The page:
The old, once-white, oval plates, one small and one medium, send me down memory lane when I use them. The small one is perfect as a spoon rest, though I don't remember what it was used it for before. But I can't touch the medium one without seeing it piled with chicken-fried steak, sitting on Grandma's dining room table.

Friday, November 28, 2008

Things I've Done


Last seen at The Miss Rumphius Effect. She says she got it from Libby. You are welcome to play and pass it on if you like. The things I have done are in bold [with some comments.]

1. Started your own blog

2. Slept under the stars

3. Played in a band

4. Visited Hawaii

5. Watched a meteor shower [I've only seen one shooting star!]

6. Given more than you can afford to charity

7. Been to Disneyland

8. Climbed a mountain [I didn't make it all the way to the top, though]

9. Held a praying mantis

10. Sang a solo

11. Bungee jumped

12. Visited Paris

13. Watched a lightning storm at sea [but I've had an ocean-side view of a hurricane]

14. Taught yourself an art from scratch [glass-etching]

15. Adopted a child

16. Had food poisoning

17. Walked to the top of the Statue of Liberty [been in it, but not up it - renovations were going on when I was there]

18. Grown your own vegetables

19. Seen the Mona Lisa in France

20. Slept on an overnight train [I was on an overnight boat ferry]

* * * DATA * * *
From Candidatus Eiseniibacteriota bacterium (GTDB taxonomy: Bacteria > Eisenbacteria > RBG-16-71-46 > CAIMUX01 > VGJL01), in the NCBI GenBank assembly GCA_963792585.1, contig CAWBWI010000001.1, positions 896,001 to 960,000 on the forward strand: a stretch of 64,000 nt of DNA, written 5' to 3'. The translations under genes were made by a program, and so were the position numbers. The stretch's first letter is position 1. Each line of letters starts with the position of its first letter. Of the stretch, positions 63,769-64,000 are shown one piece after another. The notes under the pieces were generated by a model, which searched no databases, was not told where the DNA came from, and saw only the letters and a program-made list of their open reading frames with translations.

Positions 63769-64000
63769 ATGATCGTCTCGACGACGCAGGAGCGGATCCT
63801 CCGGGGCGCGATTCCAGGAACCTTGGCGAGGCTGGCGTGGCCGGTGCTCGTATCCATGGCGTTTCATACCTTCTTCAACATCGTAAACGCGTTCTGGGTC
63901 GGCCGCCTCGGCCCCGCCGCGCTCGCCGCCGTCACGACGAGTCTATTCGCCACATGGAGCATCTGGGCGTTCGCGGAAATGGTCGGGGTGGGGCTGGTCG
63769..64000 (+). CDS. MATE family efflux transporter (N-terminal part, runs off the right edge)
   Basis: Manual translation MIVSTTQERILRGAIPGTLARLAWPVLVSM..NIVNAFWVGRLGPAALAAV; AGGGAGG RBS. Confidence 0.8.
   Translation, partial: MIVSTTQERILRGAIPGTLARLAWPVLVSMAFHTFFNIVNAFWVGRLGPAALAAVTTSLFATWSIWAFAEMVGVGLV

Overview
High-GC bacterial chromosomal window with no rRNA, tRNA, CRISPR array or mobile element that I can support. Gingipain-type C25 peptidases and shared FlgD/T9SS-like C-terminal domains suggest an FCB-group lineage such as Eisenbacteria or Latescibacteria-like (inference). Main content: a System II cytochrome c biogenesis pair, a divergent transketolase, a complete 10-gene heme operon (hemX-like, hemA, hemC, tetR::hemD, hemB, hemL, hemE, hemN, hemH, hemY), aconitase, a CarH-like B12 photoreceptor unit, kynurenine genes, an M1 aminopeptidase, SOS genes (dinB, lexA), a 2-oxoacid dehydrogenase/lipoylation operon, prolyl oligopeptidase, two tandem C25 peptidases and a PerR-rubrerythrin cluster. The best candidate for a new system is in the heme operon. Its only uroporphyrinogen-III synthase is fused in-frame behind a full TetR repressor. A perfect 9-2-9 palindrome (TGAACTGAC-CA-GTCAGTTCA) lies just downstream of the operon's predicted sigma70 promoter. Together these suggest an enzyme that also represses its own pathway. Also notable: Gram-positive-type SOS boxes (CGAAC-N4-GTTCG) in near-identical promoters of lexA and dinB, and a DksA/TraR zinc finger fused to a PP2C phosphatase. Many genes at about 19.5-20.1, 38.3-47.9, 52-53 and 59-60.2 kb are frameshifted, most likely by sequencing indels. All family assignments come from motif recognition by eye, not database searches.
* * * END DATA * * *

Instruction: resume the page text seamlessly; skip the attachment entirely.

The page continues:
21. Had a pillow fight

22. Hitch hiked

23. Taken a sick day when you’re not ill

24. Built a snow fort [I always got too tired before getting very far!]

25. Held a lamb

26. Gone skinny dipping

27. Run a Marathon [I ran a 1-mile fun-run when I was a teenager]

28. Ridden in a gondola in Venice

29. Seen a total eclipse

30. Watched a sunrise or sunset

31. Hit a home run [a double is the best I can really hope for]

32. Been on a cruise [thanks to my parents for taking me when I was young]

33. Seen Niagara Falls in person

34. Visited the birthplace of your ancestors [depends on how far back we're talking. One great-grandmother was born in a country house just a few miles south of where I grew up. But I'e never been to the "home country" of any of relatives not born in the US.]

35. Seen an Amish community

36. Taught yourself a new language

37. Had enough money to be truly satisfied

38. Seen the Leaning Tower of Pisa in person

39. Gone rock climbing

40. Seen Michelangelo's David

41. Sung karaoke [but only with the on-demand feature of my TV while folding laundry]

42. Seen Old Faithful geyser erupt

43. Bought a stranger a meal at a restaurant

44. Visited Africa

45. Walked on a beach by moonlight [and tripped over a baby coconut tree!]

46. Been transported in an ambulance [I guess that's how I got to the hospital when I got hurt the 1st weekend in college, but maybe it was a station wagon - hmmm.]

47. Had your portrait painted [not painted, but drawn by my sister at least twice that I know of]

48. Gone deep sea fishing

49. Seen the Sistine Chapel in person

50. Been to the top of the Eiffel Tower in Paris [only part-way up]

51. Gone scuba diving or snorkeling

52. Kissed in the rain

53. Played in the mud

54. Gone to a drive-in theater